“Women of color do not need special accommodations to excel (not even close); what we need is the unwavering belief in our potential to succeed and being offered opportunities to prove our capabilities, like our white counterparts,” Tulshyan writes.

Research from the Brookings Institution confirms this. “Black women are more ambitious and more likely to say that they want to advance in their companies than their white women counterparts but are less likely to find mentors who will aid their climb up the corporate ladder,” according to a Brookings report.

One of the challenges for people or color is their internalization of perception, reminds Sarah Green-Vieux, an adviser on DEI and ESG (environmental, social, and governance) issues. She points to how women of color often have multiple degrees and professional certificates to conquer impostor syndrome, likening it to a feeling of “what I know isn't enough and I have to make sure I know everything about the field…I need an external validator of my knowledge and experience.”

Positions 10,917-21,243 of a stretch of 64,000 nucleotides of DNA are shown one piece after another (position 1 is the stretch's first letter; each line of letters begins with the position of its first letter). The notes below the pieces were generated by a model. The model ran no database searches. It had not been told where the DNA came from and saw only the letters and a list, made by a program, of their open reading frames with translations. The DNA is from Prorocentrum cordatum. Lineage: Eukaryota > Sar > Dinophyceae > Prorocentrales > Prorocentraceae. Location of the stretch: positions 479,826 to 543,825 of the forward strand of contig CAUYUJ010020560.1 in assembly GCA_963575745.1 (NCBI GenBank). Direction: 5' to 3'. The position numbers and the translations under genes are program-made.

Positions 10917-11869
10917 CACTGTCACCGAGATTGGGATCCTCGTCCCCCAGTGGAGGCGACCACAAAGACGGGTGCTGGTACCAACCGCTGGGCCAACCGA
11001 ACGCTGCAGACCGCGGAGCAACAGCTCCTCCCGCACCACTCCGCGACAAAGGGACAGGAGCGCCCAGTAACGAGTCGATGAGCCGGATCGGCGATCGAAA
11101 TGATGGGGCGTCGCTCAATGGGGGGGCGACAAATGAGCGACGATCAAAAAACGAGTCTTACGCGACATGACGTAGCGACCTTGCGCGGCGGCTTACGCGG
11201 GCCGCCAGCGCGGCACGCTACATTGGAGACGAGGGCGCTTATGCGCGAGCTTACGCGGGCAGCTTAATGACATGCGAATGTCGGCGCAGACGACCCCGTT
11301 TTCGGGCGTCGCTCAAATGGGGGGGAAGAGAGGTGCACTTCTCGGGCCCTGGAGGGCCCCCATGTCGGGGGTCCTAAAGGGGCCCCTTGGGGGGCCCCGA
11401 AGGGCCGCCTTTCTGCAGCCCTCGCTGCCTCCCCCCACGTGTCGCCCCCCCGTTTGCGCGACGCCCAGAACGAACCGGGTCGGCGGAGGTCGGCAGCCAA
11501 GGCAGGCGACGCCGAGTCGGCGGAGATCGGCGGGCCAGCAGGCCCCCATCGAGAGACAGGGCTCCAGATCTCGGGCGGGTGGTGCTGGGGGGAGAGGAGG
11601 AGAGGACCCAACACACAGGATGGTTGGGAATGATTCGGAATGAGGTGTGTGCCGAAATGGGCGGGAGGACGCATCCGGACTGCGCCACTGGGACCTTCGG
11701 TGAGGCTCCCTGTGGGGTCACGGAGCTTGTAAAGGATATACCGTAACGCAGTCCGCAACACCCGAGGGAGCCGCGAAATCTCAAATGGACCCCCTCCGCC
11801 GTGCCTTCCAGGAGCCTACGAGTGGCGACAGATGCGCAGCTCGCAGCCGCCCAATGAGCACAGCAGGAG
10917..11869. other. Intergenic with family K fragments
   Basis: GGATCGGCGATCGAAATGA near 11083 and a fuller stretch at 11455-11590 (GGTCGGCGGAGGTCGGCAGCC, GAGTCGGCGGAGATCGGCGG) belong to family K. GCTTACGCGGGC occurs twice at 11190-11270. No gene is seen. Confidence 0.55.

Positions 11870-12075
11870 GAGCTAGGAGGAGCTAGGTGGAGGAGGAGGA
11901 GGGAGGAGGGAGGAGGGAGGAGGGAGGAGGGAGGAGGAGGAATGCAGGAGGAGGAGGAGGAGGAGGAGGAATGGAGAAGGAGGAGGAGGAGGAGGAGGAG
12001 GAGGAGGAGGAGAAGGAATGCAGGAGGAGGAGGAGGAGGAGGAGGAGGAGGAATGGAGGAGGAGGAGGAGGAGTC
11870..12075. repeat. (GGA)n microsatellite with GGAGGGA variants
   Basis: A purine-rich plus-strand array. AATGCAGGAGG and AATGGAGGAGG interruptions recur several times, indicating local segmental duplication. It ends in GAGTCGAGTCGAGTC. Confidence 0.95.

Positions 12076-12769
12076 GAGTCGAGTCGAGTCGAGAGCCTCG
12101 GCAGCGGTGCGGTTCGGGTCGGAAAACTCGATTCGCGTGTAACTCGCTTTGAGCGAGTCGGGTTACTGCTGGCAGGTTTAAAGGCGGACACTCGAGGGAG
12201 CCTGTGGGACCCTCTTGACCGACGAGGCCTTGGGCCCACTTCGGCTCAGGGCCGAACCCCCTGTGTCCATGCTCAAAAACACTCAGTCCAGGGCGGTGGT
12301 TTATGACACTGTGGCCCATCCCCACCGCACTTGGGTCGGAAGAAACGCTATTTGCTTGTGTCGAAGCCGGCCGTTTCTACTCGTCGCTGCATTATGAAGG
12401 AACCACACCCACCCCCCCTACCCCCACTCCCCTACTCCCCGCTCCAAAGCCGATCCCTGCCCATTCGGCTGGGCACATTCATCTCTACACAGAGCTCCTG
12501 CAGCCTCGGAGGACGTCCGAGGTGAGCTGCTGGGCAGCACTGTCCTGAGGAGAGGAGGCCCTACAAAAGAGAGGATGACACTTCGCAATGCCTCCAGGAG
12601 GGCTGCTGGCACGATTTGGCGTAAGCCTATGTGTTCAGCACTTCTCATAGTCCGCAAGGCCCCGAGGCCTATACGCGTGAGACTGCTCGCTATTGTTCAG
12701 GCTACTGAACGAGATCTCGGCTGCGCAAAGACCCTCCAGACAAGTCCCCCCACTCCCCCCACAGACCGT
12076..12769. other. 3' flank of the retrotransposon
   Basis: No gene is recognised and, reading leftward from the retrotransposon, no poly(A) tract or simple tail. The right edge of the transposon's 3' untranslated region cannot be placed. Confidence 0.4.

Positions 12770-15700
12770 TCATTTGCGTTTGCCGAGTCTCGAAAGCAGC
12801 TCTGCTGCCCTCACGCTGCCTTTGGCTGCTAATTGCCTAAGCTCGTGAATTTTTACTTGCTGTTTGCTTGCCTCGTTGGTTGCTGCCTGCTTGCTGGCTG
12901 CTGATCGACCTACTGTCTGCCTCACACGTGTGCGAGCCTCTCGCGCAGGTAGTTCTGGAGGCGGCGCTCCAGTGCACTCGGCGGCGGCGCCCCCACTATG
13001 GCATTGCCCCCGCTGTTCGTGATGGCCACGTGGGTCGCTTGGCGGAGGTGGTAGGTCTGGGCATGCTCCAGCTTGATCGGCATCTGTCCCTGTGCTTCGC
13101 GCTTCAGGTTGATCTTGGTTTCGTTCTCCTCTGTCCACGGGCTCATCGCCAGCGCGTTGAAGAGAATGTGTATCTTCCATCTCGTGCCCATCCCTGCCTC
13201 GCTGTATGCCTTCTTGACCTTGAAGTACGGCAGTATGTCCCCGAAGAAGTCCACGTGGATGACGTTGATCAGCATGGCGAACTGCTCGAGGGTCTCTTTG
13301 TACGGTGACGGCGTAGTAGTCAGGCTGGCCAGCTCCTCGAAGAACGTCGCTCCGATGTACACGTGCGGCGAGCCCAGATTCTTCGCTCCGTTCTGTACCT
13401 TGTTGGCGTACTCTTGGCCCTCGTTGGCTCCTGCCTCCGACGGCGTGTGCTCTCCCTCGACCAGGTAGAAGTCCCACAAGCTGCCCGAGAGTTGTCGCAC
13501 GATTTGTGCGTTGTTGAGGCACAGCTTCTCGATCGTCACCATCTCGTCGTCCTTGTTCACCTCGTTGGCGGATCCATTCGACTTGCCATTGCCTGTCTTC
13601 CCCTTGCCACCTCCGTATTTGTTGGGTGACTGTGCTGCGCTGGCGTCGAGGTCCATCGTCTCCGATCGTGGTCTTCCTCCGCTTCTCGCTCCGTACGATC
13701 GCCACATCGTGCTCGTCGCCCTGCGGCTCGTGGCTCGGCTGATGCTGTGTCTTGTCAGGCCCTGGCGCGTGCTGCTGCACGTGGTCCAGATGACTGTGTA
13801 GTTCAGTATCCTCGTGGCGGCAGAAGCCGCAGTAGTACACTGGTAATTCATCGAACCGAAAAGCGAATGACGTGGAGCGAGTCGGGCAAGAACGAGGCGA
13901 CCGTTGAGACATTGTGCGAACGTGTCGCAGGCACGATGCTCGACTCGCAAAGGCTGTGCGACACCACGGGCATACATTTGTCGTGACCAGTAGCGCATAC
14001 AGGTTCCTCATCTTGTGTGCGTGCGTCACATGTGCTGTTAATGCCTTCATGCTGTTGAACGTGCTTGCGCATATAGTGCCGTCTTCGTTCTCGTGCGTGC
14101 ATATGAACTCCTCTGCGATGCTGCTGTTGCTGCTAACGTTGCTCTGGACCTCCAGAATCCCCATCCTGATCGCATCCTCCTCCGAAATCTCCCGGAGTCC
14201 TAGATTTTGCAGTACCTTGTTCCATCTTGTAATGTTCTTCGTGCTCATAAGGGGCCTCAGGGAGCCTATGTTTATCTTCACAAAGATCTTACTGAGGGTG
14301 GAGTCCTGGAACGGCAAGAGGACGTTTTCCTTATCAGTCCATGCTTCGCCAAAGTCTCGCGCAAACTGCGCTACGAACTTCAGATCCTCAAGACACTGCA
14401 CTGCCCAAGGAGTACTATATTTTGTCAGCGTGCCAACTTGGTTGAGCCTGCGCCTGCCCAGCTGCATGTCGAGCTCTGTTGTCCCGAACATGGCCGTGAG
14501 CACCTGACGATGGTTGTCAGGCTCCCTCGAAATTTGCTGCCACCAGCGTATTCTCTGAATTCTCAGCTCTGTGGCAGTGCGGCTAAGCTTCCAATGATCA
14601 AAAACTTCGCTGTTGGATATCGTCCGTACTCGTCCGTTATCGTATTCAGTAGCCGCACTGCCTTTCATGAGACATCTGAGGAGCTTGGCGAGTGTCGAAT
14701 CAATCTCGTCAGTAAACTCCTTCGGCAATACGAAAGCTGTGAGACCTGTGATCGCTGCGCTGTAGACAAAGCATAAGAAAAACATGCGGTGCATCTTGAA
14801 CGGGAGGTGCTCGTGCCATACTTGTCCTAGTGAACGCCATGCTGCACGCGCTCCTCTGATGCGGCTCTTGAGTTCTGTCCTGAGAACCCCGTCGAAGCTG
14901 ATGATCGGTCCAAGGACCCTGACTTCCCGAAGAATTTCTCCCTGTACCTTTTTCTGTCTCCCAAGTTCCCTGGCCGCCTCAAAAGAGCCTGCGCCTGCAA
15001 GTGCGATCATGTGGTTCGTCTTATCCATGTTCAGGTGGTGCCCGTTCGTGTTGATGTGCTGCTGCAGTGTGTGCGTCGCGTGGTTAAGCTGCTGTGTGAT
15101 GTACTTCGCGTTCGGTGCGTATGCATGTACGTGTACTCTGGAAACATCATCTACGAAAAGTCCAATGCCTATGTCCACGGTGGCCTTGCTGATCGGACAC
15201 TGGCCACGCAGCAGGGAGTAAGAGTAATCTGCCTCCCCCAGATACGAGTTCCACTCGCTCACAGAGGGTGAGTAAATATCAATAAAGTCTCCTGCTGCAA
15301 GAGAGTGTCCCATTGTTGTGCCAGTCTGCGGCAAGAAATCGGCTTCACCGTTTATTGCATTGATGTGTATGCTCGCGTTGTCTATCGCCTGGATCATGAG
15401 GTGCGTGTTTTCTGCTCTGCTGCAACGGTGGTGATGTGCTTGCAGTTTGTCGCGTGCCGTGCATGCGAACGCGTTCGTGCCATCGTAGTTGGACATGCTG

She also differentiates between mentorship and sponsorship, and defines the difference: “There is now a real push for sponsorship rather than mentorship in the DEI space. A sponsor is someone who will use their influence and power to help you advance whereas a mentor gives advice. Sponsorship (the art of supporting your protégé) has existed since the beginning of time, it's just not been available for POCs,” she says.

Indeed, Brookings similarly cites the findings of sociologist Tsedale Melaku who says this is a “function of white executives’ unfamiliarity and discomfort with Black women.…Executives who rarely, if ever, have Black people in their personal or professional circles may be uncertain or uncomfortable interacting with them as peers.”

Perhaps the training programs are needed but with an entirely different participant pool and focus: training these uncomfortable executives in the art of sponsorship.